The Greens' preferences are more complicated. They stitched up a deal to exchange preferences with the Democrats some time ago. From there, they go to the Daylight Saving Extension Party, Australian Independents Coalition for Political Integrity, Natural Law Party, Indigenous People's Party, Country Party, No Aircraft Noise, Public Hospital Alliance, Environment Independents, Democratic Socialists, Stop Dual Occupancy, then Labor before Liberal and Call to Australia towards the end.
In marginal lower house seats, the Greens will give preferences to Labor. In some other seats, such as in Marrickville, they direct preferences to the Democrats, the Democratic Socialists, independent and No Aircraft Noise and leave out the ALP.
The No Aircraft Noise Party will not be directing preferences to any other candidates in the five lower house inner west seats it is contesting. However, in the upper house, where it had to give preferences on at least 1 to 15, it favours the right-wing anti-corruption crusader Eddie Azzopardi's Independent EFF, then Environment Independent, Stop Dual Occupancy, Daylight Saving Extension, Seniors, Riders and Motorists, Democratic Socialists, Public Hospital Alliance, Indigenous People's Party, Democrats, then Greens.
The Democrats have again decided to split preferences equally between Labor and Liberal. They go first to The Greens, then Public Hospital Alliance, the Indigenous People's Party, A Better Future for Our Children, Australian Independents Coalition for Political Integrity, Environment Independent, Country Party, Stop Dual Occupancy, Natural Law, No Aircraft Noise, Seniors, Daylight Saving Extension, Independent EFF, Abolish State Government, Riders and Motorists, Citizens Electoral Council, Australians Against Further Immigration, Labor or Liberal and finally Call to Australia.
Democrat preferences leave out Democratic Socialist. This would seem to indicate that the Democrats would rather see extreme right-wing parties elected ahead of the Democratic Socialists.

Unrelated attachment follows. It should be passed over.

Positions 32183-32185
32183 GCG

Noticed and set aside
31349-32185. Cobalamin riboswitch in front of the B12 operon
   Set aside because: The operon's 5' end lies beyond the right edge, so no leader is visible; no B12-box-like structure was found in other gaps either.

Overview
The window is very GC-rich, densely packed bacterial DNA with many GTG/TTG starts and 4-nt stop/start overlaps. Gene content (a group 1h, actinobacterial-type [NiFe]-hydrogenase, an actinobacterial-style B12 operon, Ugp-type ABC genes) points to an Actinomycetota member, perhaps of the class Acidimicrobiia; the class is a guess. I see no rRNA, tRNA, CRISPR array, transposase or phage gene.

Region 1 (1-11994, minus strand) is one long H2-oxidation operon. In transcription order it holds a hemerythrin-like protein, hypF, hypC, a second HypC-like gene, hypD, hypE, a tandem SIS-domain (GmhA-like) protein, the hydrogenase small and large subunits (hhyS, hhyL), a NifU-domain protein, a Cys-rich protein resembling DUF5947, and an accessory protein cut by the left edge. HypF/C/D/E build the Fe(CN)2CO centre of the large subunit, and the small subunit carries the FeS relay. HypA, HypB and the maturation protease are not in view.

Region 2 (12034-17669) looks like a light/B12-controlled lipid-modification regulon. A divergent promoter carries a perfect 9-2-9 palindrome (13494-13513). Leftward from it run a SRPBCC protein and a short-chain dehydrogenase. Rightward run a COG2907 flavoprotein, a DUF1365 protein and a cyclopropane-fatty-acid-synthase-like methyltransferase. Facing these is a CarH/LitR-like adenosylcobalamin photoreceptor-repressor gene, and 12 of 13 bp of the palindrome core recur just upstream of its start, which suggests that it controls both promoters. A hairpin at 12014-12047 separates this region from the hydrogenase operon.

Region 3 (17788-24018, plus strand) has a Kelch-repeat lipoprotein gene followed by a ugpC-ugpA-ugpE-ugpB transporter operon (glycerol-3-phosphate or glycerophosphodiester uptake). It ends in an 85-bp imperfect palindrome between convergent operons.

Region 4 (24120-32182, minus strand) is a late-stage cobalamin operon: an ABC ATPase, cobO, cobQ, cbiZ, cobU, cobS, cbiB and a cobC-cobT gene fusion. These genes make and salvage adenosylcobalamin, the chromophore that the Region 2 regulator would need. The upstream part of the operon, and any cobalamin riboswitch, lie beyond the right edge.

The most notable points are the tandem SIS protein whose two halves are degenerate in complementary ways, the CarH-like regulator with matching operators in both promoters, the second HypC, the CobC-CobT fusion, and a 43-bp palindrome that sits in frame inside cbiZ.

Democratic Socialist upper house candidate Bruce Threlfo explained to Green Left Weekly the criteria his campaign used when deciding preferences. "While it seems a little basic to say this, we directed preferences on the basis of each party's policies." In the upper house, the Democratic Socialists have gone first to the Indigenous People's Party, then Greens, No Aircraft Noise, Public Hospital Alliance, Democrats, then Labor before Liberal, with the more extreme right parties last.
"We chose to go to Labor before Liberal simply because they are the lesser of two evils", Threlfo said. "In the process of trying to build an alternative to the major parties, we have to deal with the reality that one of these two parties will be elected into government."
The Democratic Socialists are running in the lower house seats of Newcastle, Wollongong, Marrickville and Fairfield. "We gave preferences to the Greens, Democrats and Labor before Liberal. In seats where we are not standing, we recommend a vote for the Greens ahead of Democrats, and then Labor before Liberal. In Port Jackson we recommend a vote for the social justice independent Denis Doherty", Threlfo concluded.